Buddhism: RTFM

RTFM Old-testament style

In my opinion, you can learn a lot more about Buddhism by reading the sutras yourself, rather than reading someone else’s interpretation of them. If you go to any bookstore in the US, a lot of books about Buddhism are written by famous teachers, who teach you how to be happy and such. But if you only read these books, you’re relying on their interpretation.

Instead, RTFM: read the friendly manual.1

RTFM Mao Tse-Tung style

It helps a lot to read the sutras left behind by the Buddha and his disciples. One or two isn’t enough. If you read enough of them, you can “read between the lines” and get a feel for what Buddhism is about. Then, when you read books by famous teachers, you can appreciate them more.

Even famous Zen masters, such as Hakuin, spent time studying the sutras. In Hakuin’s case, he said he learned a lot from studying the Lotus Sutra, while Honen of Pure Land Buddhism learned a lot from reading the Immeasurable Life Sutra. Kukai of the Shingon sect learned a great deal from reading the Maha-Vairocana Sutra, and it drove him to go to China, where he learned the critical esoteric teachings.

Everyone is different, and everyone has different tastes. So, one sutra might not interest you, but another will more impact. That’s normal. But the time spent is a good investment.

P.S. For those not familiar, the scene above is a painting about the Old-Testament Bible story where Moses smashes the Ten Commandments in frustration. ‘RTFM’ and ‘noobz’ are internet slang of course. 😉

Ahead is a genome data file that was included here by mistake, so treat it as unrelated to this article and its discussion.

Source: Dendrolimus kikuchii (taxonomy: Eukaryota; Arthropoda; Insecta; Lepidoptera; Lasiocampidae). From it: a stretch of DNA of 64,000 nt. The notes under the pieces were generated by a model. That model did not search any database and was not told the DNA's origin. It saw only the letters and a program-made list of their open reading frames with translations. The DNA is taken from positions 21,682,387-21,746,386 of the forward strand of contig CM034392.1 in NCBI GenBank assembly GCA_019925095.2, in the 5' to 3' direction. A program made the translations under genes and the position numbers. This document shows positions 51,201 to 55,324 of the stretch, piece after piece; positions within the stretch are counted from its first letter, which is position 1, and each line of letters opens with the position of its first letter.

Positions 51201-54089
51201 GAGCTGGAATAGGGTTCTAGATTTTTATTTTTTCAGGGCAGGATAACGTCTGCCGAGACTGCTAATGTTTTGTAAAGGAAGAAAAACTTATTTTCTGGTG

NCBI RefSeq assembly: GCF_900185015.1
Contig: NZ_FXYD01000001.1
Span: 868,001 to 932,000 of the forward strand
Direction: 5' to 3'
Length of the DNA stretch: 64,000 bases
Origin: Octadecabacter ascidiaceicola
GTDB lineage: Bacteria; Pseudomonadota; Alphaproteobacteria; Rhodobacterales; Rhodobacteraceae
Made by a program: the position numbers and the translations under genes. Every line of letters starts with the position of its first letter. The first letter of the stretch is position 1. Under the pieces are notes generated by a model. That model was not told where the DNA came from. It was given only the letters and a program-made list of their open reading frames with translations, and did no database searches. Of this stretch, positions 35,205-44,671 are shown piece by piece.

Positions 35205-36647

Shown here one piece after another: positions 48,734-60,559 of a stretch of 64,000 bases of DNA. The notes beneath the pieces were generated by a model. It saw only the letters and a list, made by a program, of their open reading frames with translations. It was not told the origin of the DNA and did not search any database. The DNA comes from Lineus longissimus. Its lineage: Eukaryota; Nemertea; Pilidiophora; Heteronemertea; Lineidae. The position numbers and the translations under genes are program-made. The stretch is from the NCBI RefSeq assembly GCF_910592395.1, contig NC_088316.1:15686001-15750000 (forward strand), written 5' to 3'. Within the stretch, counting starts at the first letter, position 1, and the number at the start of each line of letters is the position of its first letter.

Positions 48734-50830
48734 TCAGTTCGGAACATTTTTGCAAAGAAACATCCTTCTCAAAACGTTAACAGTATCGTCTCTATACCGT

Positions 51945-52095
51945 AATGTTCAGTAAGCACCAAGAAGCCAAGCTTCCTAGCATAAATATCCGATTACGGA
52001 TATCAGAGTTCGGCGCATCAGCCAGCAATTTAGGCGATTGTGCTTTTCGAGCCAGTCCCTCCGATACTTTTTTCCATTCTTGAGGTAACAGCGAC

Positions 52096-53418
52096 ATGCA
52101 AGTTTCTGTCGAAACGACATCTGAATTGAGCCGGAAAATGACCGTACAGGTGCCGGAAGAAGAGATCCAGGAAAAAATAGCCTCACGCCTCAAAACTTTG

1 I changed the meaning of RTFM a bit, to be more…….friendly. 😉


Author: Doug

A fellow who dwells upon the Pale Blue Dot who spends his days obsessing over things like Buddhism, KPop music, foreign languages, BSD UNIX and science fiction.

2 thoughts on “Buddhism: RTFM”

  1. ‘Everyone is different’ Yes, in my case it is difficult to get much out of reading sutras. I suspect that for many of them, their meaning is not something that can be easily put into ordinary English. So, my solution, throwing up my hands in despair, is to chant the sutras. My concept is, chant the sutra, then meditate and let the sound and vibrations soak in. Or prepare with meditation first, and then chant the sutra. Also, I think commentaries can be helpful, but the old ones in old languages seem the best, and the translation problem hits us again. I haven’t read very many of the ‘manuals’ written originally in English. They don’t seem to be in the same league as the old stuff.


    1. Yeah, some of those old commentaries are pretty darn good. I’m reading Venerable Ou-I’s 17th century commentaries on the Amitabha Sutra right now, which is similar to Thich Nhat Hanh’s commentaries, but frankly I like the former much better than the latter.

      Ven. Ou-I just tells it like it is, while TNH seems to be trying to explain away a lot of things about the Pure Land and compare it to a training center (!). TNH has a lot of good books and sutra commentaries, but this just isn’t one of them.


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